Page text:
Type Of Material Database/Collection of data 
Year Produced 2019 
Provided To Others? Yes  
URL https://data.bris.ac.uk/data/dataset/2lp4ih2gs5o2w1yntjca3e3il7/
 
Title Data from Quantum algorithms for CSPs (07-2019) 
Description Quantum algorithms can deliver asymptotic speedups over their classical counterparts. However, there are few examples known where a substantial quantum speedup has been worked out in detail for reasonably-sized problems, when compared with the best classical algorithms and taking into account realistic hardware parameters and overheads for fault-tolerance. All known examples of such speedups correspond to problems related to simulation of quantum systems and cryptography. In this project we apply general-purpose quantum algorithms for solving constraint satisfaction problems to two families of prototypical NP-complete problems: boolean satisfiability and graph colouring. We consider two quantum approaches: Grover's algorithm and a quantum algorithm for accelerating backtracking algorithms. The data stored in the repository is numerical results from computational experiments, as well as corresponding source code. 
Type Of Material Database/Collection of data 
Year Produced 2019 
Provided To Others? Yes  
 
Title Source code and experimental results from Applying quantum algorithms to CSPs (10-2018) 
Description Quantum algorithms can deliver asymptotic speedups over their classical counterparts. However, there are few examples known where a substantial quantum speedup has been worked out in detail for reasonably-sized problems, when compared with the best classical algorithms and taking into account realistic hardware parameters and overheads for fault-tolerance. All known examples of such speedups correspond to problems related to simulation of quantum systems and cryptography. In this project we apply general-purpose quantum algorithms for solving constraint satisfaction problems to two families of prototypical NP-complete problems: boolean satisfiability and graph colouring. We consider two quantum approaches: Grover's algorithm and a quantum algorithm for accelerating backtracking algorithms. The data stored in the repository comprises numerical results from computational experiments, as well as corresponding source code.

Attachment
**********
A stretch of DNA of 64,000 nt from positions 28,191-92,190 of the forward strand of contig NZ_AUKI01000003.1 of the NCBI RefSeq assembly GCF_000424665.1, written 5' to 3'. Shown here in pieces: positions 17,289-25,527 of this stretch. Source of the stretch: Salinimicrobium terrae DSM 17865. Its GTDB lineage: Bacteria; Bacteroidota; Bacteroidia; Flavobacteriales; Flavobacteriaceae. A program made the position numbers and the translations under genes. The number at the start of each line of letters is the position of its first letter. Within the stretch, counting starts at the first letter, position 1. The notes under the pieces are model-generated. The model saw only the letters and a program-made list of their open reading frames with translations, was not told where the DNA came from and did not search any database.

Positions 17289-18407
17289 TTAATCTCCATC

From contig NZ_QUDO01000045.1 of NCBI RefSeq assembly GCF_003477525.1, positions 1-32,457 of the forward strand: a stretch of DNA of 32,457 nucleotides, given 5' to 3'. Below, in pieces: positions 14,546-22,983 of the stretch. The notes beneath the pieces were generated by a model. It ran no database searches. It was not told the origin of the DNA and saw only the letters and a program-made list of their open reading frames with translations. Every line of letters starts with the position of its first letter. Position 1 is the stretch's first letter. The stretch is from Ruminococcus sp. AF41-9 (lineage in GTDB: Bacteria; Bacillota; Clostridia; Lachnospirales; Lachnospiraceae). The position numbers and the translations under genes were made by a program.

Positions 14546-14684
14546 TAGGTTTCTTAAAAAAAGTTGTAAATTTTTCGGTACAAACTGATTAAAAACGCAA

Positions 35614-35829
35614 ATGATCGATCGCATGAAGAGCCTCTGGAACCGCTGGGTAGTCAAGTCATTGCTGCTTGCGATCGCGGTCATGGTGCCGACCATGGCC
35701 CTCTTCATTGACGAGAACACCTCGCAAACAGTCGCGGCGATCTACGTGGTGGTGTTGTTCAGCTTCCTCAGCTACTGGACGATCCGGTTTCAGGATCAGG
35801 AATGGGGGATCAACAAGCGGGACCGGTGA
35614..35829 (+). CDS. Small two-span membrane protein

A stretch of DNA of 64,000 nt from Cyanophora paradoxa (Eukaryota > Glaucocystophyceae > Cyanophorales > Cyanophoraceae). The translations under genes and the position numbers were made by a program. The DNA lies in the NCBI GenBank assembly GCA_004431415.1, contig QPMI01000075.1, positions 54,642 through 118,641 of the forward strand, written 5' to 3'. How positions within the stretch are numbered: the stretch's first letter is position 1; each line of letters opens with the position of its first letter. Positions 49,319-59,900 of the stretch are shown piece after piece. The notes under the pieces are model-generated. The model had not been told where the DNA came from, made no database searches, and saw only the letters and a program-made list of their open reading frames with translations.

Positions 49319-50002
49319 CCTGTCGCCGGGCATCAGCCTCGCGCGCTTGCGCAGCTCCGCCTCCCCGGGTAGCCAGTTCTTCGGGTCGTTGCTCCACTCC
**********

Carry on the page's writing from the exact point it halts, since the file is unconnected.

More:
Type Of Material Database/Collection of data 
Year Produced 2018 
Provided To Others? Yes  
 
Description Collaboration with BT 
Organisation BT Group
Country United Kingdom 
Sector Private 
PI Contribution We applied our expertise in the development of quantum algorithms to network optimisation problems of interest to BT.
Collaborator Contribution BT used their subject matter expertise on problems relating to network optimisation to provide problems of practical interest that could be good candidates for finding more efficient solutions using a quantum computer.
Impact A final report was prepared, hosted by InnovateUK: https://admin.ktn-uk.co.uk/app/uploads/2018/12/D008-Final-report-QCAPS-project-v1.0.pdf Following this partnership, BT has decided to be a partner on subsequent grant applications to EPSRC, making very substantial in-kind contributions. The project was multi-disciplinary, including computer scientists, mathematicians and physicists.
Start Year 2017
 
Company Name PHASECRAFT LIMITED 
Description PhaseCraft is a quantum software company that aims to develop software for near-term quantum computers. The company was founded by Ashley Montanaro (University of Bristol), Toby Cubitt and John Morton (UCL). 
Year Established 2018 
Impact PhaseCraft was founded in 2018, completed its first investment round in early 2019, and employs 2 full-time staff, as well as supporting 3 PhD students. The company is currently focused on early-stage technology development.